Sunday, May 28, 2006

"I never had much use for specialists. Specialists are inclined to argue why you can't do something, while our emphasis has always been to make something out of nothing." Masaru Ibuka

Adam Cohen writes about "net neutrality" in the Opinion pages of today's New York Times (Why the Democratic Ethic of the World Wide Web May Be About to End, rr/sub req here). Adam makes a good case. Please read his writing, visit (badge at right), and do something - get involved.

"The World Wide Web is the most democratic mass medium there has ever been. Freedom of the press, as the saying goes, belongs only to those who own one. Radio and television are controlled by those rich enough to buy a broadcast license. But anyone with an Internet-connected computer can reach out to a potential audience of billions.

This democratic Web did not just happen. Sir Tim Berners-Lee, the British computer scientist who invented the Web in 1989, envisioned a platform on which everyone in the world could communicate on an equal basis. But his vision is being threatened by telecommunications and cable companies, and other Internet service providers, that want to impose a new system of fees that could create a hierarchy of Web sites. Major corporate sites would be able to pay the new fees, while little-guy sites could be shut out."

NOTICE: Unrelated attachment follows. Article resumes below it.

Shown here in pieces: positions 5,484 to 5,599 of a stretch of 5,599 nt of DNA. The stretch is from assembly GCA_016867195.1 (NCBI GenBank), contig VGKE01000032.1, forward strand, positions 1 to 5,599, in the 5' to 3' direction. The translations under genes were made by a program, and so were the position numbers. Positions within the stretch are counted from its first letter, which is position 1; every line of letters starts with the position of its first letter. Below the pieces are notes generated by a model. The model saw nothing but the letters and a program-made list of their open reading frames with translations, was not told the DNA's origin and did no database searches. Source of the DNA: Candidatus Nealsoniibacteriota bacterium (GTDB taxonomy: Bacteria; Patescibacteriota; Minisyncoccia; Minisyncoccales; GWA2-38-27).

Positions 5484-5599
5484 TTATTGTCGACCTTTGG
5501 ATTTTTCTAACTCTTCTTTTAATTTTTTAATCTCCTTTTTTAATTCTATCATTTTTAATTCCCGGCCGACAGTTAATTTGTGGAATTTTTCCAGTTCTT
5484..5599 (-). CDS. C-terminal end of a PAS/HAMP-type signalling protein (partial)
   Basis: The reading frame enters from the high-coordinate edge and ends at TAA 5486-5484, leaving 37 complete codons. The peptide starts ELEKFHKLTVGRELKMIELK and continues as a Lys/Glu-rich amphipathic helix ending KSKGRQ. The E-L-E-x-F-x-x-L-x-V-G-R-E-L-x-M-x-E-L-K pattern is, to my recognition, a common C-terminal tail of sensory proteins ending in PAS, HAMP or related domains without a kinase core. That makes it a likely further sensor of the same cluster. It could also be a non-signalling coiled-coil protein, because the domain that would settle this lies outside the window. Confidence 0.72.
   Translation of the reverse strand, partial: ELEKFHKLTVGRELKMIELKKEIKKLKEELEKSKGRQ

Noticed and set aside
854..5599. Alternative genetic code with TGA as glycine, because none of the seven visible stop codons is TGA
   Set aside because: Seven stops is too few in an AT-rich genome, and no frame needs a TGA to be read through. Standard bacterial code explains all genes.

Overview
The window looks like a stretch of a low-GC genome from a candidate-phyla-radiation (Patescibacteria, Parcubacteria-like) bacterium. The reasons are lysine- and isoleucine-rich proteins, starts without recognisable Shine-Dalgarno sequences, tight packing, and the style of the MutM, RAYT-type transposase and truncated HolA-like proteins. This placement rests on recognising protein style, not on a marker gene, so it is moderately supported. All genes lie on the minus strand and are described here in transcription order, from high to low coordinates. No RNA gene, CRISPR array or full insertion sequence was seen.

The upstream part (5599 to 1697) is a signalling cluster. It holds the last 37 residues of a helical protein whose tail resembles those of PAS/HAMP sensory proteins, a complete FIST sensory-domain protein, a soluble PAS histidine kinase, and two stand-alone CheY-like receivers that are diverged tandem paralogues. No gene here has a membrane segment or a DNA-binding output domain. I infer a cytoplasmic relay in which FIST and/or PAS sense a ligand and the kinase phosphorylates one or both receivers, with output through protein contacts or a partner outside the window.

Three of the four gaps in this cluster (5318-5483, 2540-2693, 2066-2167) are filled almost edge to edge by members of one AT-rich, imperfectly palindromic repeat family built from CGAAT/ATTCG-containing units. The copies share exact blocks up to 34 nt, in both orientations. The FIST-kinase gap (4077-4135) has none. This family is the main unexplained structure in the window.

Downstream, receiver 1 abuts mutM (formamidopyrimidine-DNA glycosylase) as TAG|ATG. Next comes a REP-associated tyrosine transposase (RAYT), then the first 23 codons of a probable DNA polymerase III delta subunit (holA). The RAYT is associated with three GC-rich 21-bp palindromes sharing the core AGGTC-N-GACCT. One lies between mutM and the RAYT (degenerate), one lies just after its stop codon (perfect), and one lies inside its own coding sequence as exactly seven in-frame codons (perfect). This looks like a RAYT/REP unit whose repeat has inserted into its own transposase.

and he ends...

"Sir Tim argues that service providers may be hurting themselves by pushing for tiered pricing. The Internet's extraordinary growth has been fueled by the limitless vistas the Web offers surfers, bloggers and downloaders. Customers who are used to the robust, democratic Web may not pay for one that is restricted to wealthy corporate content providers.

"That's not what we call Internet at all," says Sir Tim. "That's what we call cable TV."

Bonus: Firefox Flicks winners (via YouTube), 1st place here and 2nd place here